Malabar: An Aviation Ground Support Equipment Pioneer
Malabar Machine Company was started by Mr. E. P. “Ed” Grime as a machine shop for manufacturing items to customer drawings. He was a genius in hydraulic engineering and a man who combined engineering with the pioneering instinct to do what had not been done before.
In 1939, Mr. Grime was approached by Lockheed to design and build the first tripod jacks to be built specifically for aircraft. These hydraulic jacks were the first to incorporate locknuts on the rams, preventing any inadvertent lowering of the jacks. The benefit became an important safety precaution for workers under the aircraft. The Company incorporated the locknut design into all its aircraft tripod jacks and received a patent for this innovation.
From this beginning, Malabar’s primary business became aircraft jacks, including axle jacks for changing aircraft wheels and tires and tripod jacks for in-hangar service. During World War II, it became apparent a larger facility was required to meet production requirements. The Company relocated just a few miles south in the Los Angeles area to what is now Huntington Park.
In 1945, the Company was acquired by Menasco Manufacturing Company and relocated about 10 miles north to Burbank. After 1945, military business was virtually non-existent. Sales efforts were redirected from military to domestic and international airlines and airframe manufacturers.
In 1950, the business was sold to the Osborne Machinery Company and was relocated to San Leandro, California near the Oakland Airport. In the summer of 1951, Roy Hodges, a young college student on his summer job as an aircraft mechanic’s helper at California Eastern Airways in Oakland, often heard from his boss: “Hey Roy, go get the Malabar so we can change this tire!”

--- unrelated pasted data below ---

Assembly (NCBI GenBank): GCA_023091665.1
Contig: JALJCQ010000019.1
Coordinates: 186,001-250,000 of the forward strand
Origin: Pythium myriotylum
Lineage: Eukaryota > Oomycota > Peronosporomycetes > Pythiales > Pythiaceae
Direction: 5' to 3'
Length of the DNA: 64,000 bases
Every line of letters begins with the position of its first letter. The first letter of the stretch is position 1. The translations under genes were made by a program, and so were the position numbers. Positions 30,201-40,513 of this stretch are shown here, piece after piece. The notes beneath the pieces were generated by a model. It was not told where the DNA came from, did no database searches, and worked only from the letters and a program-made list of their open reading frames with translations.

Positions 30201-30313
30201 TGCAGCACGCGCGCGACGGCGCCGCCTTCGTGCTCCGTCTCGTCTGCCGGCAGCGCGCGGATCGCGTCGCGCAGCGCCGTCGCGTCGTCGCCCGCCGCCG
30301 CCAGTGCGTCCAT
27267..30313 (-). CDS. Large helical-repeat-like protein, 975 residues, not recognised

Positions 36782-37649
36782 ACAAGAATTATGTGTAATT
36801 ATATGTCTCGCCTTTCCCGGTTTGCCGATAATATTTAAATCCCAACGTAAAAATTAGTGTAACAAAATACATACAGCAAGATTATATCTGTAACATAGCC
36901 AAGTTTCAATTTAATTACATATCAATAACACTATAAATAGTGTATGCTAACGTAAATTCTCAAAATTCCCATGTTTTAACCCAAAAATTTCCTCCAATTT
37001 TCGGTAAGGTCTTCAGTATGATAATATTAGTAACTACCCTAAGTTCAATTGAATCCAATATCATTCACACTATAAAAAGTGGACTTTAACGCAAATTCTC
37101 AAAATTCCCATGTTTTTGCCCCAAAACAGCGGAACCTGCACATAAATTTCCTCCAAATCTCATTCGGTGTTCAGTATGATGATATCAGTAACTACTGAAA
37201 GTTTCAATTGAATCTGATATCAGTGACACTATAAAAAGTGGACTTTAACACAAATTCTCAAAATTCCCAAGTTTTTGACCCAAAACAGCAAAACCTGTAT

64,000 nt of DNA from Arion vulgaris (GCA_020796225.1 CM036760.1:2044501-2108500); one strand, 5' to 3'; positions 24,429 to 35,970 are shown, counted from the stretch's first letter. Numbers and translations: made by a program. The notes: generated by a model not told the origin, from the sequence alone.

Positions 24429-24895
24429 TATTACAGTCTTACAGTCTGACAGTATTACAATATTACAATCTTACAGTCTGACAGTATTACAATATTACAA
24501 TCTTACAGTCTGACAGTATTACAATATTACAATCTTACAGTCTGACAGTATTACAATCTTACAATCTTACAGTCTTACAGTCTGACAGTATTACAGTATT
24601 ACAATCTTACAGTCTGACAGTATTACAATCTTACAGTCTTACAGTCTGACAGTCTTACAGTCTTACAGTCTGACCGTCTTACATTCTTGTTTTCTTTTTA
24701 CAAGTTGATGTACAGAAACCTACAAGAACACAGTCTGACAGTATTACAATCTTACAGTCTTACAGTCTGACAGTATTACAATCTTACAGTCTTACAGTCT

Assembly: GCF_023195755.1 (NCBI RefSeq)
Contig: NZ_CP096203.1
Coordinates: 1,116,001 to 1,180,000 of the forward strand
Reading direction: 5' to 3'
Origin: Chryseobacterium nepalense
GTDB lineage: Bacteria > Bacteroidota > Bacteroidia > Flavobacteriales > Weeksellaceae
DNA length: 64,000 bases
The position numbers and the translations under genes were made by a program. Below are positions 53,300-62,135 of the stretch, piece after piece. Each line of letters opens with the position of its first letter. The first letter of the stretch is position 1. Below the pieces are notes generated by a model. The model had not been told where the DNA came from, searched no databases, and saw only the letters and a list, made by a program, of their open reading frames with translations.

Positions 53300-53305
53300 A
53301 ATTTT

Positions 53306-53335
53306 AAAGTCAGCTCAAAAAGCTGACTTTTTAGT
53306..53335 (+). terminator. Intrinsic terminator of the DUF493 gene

In 1968, Mr. Osborne passed away, and Mr. E. D. “Gene” Sweetland acquired Malabar in 1969. The name was then changed to Malabar Hydraulics. The first order of business under the new ownership was to design and build jacks for the new Boeing 747. Business grew very rapidly after 1971, enhancing the Company’s reputation for quality and service. In 1977, the Company had outgrown its facility in San Leandro, so in 1978 a new facility was built in Simi Valley, California. Mr. Sweetland changed the name of the company to Malabar International. The word "international" was used to reflect both the fact that approximately half of the annual sales were outside the United States and that Malabar’s line of aircraft ground support equipment was no longer limited to hydraulics. Wheel and brake equipment, nitrogen service carts, and recovery jacks did not have hydraulic components.
Mr. Gene Sweetland lost a two-year battle with cancer in 1993 and his eldest son, Mr. Eugene "Dave" Sweetland, Jr., became Chairman. Dave Sweetland remained Chairman and CEO of the company until 2009, when the Sweetland family sold its majority interest to Cardinal Growth Fund II and Mr. John E. Carroll, Jr. Dave subsequently retired in 2010 and John became Chairman and CEO. In 2011 the management of Cardinal Growth Fund II changed, and ownership of the company was acquired by Mr. Carroll, certain Sweetland family members including Dave, Tamarix Capital and Fidus Capital.
The company logo has undergone many changes since 1935, but one word has consistently grown in recognition worldwide for quality and reliability in the ground support equipment industry: “Malabar.”